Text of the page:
To respond to Jaylyn:

OK, for example, we have only two types of cars, gasoline and diesel. Now then, we only have one kind of fuel. Or a very limited source of one of the fuels.

jkoch: I don't know why both formats couldn't be combined in one palyer, other than royalty payments (follow the money).

Posted by: blasher | January 7, 2008 4:03 PM | Report abuse

My view: it doesn't matter which format wins, so long as the stalemate ends. If Warner's move ends the stalemate, good for them.

Major electronics retailers could help by cutting off HD-DVD product sales and offering trade-in deals for the hardware (with help from Sony and its Blu-Ray partners, of course).

Posted by: Going Blue | January 7, 2008 4:04 PM | Report abuse

People who bought HD-DVD players and invested in the movies are the real losers here. The writing is on the wall and Toshiba and Microsoft should make this better for their customers and offer a trade in program of some sort so they don't feel so scorned.

Posted by: Vern | January 7, 2008 4:14 PM | Report abuse

Two questions:

1) What kind of financial consideration did Warners get from Sony?

2) Aren't Paramount and Universal still locked into their HD-DVD pacts? How do they get out early?

Posted by: Ronnie | January 7, 2008 4:14 PM | Report abuse

I bought an HD DVD player a little over a year ago and have a collection of roughly 80 movies (half of which are Warner). I feel a bit betrayed by what Warner calls "The consumer's choice". While I do appreciate that the stalemate needed to end one way or another... I would feel a lot less scorned if they DO offer some sort of trade in program. Good for them for even considering it. THAT will help the huge amount of HD DVD owners make a more peaceful transition to the new "standard"

Posted by: Matt | January 7, 2008 5:00 PM | Report abuse

I believe that the reason for the slow sales of hd dvds is because the studios are focusing on the blu ray format only and are releasing the bigger blockbusters only on blu ray.If the same films were releaqsed together things would be different as i believe hd would win hands down due to the prices of the players.if it wasnt for the ps3 blu ray wouldnt even get a look in.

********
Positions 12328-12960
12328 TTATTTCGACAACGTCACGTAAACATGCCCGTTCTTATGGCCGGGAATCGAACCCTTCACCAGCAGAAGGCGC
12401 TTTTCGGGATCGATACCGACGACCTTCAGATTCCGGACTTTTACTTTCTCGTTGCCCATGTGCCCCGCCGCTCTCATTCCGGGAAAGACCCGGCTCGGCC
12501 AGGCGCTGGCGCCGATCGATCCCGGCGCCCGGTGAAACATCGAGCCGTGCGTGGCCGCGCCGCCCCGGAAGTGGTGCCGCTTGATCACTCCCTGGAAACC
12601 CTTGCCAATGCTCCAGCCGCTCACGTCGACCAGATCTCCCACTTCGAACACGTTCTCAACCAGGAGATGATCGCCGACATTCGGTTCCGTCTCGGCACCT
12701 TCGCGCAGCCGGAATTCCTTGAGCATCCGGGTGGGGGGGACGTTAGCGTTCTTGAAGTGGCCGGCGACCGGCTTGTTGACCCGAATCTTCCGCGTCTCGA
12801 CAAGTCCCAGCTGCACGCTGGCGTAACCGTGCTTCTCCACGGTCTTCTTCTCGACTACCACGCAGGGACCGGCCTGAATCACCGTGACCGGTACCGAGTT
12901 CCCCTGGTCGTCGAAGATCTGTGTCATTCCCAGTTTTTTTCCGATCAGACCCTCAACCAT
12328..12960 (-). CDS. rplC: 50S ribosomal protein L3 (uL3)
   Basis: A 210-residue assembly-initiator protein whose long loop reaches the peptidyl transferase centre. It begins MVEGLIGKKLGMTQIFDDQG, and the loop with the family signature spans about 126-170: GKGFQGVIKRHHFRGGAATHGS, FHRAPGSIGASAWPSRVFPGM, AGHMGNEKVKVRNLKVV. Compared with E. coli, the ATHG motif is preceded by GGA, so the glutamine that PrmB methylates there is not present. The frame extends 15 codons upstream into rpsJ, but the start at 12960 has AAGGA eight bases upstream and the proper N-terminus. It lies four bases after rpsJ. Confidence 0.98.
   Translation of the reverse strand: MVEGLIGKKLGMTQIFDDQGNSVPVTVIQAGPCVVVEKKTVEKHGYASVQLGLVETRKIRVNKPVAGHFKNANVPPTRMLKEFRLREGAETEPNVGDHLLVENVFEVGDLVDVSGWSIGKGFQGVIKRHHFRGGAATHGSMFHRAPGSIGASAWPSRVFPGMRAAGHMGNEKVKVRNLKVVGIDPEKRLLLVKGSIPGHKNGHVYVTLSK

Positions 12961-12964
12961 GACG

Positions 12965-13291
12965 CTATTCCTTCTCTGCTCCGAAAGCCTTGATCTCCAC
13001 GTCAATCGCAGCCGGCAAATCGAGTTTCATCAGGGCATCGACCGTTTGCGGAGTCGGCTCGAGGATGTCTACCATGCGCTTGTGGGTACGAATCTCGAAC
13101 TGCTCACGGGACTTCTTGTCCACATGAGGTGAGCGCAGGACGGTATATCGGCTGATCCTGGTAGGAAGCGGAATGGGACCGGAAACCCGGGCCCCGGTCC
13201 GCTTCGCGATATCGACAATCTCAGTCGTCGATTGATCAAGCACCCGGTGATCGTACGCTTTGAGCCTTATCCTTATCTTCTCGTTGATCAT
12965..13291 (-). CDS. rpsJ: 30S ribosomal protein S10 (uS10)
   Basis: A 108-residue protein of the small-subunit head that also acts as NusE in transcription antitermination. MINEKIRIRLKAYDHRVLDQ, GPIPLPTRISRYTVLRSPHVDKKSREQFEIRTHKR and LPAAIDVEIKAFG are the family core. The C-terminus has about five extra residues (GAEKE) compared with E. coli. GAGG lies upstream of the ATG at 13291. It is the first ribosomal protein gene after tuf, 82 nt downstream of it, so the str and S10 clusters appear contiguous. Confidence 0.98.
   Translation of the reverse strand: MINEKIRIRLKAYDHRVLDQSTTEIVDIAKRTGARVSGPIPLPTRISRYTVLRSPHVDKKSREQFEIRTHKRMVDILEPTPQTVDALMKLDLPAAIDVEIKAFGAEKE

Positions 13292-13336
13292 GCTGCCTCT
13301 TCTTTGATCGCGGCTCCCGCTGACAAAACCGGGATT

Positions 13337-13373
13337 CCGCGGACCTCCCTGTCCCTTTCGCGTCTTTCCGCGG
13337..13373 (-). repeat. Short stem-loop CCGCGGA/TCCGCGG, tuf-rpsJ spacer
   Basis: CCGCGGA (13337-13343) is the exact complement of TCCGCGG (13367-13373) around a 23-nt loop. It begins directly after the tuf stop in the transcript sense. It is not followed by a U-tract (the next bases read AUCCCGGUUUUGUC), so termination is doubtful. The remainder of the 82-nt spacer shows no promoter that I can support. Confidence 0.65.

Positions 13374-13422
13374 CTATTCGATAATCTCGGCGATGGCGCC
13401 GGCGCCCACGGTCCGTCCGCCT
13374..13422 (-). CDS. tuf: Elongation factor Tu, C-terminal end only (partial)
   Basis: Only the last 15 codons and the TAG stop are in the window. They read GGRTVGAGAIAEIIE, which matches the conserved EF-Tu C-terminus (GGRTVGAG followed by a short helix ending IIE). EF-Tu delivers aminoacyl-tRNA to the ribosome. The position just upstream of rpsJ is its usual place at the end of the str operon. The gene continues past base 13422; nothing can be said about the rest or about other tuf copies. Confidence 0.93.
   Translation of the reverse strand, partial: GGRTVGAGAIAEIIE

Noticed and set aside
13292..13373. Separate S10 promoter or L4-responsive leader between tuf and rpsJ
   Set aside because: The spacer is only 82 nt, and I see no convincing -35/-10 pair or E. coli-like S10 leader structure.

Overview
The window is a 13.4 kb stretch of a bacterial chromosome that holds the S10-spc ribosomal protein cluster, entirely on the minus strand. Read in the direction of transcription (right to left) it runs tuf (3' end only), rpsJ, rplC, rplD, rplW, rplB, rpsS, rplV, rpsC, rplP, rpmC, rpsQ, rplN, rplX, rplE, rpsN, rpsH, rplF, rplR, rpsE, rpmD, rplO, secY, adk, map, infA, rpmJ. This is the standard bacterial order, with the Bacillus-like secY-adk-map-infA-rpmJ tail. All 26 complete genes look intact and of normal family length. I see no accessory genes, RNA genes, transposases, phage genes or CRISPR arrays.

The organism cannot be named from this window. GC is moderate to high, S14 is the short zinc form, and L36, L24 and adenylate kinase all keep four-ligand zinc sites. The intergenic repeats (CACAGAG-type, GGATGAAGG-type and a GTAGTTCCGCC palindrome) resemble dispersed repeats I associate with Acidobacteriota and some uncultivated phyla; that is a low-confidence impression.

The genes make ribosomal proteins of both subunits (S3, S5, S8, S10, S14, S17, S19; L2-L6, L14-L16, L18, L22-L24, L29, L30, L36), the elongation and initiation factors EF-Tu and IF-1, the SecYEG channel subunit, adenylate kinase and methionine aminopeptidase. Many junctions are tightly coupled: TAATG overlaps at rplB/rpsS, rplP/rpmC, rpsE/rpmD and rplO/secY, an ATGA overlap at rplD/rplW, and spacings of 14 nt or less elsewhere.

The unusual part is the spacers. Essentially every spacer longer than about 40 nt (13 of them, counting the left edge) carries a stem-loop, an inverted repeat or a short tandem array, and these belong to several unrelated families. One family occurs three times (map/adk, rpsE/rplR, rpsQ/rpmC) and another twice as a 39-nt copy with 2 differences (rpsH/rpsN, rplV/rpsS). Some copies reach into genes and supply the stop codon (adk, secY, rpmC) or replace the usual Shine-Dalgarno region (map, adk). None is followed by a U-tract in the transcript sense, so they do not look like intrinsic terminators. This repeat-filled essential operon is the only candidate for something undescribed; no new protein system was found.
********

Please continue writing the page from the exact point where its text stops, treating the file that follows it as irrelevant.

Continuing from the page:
P.s toshiba have release a dual format player (blu ray & hd) this is at present 700pounds in the uk

god help us

Posted by: Steve | January 7, 2008 5:04 PM | Report abuse

I have a PS3 and did quite a bit of research before buying into the format war. Blu-Ray was winning the software sales ratio by at least 2:1 for 2007, the PS3 had a Blu-Ray player in it and was easily outselling HD DVD standalone players. More studios were releasing films in the Blu-Ray format. I love Disney movies and they are Blu. I figured that if Blu-Ray for some reason ended up on the losing end, I could always continue to use as a movie player for the discs I have as well as gaming. Pretty easy choice.

I think this decision is good for the industry and will help promote hi-def DVD's especially as they compete against regular DVD.

I also think that the Blu-Ray Forum would be wise to extend an olive branch to current owners of HD DVD players by offerring coupons or discounts on Blu-Ray players. Just a thought.

Posted by: Claude | January 7, 2008 5:24 PM | Report abuse

Competition is good in most cases. In some cases it is counter productive. In this case, when the format war is over, there will be a significant economic cost to society.

My biggest complaint is that the negatives of this "war" have been overlooked. On the other hand, the positives have been hyped beyond reasonable rationality.

1. For the consumers who have invested in the losing format, their monetary investment has been vaporized. When discussing this issue, I also like to through in all the cell phones that had to be thrown away because of incompatibility issues. These items are not free, someone had to work to earn money to pay for this now worthless stuff. Corporations when they purposely obsolesce a useful product to maximize their profits on the backs of consumers should be brought task on this.